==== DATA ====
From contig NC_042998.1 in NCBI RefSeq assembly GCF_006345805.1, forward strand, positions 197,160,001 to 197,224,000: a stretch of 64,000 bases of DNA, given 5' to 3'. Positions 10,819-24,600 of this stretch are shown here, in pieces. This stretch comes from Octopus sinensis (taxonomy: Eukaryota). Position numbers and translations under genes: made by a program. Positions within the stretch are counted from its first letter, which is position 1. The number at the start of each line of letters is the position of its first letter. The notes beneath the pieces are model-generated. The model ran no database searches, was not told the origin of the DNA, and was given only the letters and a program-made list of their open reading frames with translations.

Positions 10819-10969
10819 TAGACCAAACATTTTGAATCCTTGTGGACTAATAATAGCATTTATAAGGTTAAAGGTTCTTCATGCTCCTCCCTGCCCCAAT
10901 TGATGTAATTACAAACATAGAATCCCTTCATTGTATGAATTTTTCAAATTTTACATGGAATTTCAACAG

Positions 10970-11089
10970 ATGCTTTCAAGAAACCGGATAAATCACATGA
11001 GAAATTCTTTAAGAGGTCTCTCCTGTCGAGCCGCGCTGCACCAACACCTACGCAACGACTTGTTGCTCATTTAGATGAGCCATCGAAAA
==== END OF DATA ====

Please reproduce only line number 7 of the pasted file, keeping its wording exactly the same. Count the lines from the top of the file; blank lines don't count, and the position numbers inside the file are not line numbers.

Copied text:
11001 GAAATTCTTTAAGAGGTCTCTCCTGTCGAGCCGCGCTGCACCAACACCTACGCAACGACTTGTTGCTCATTTAGATGAGCCATCGAAAA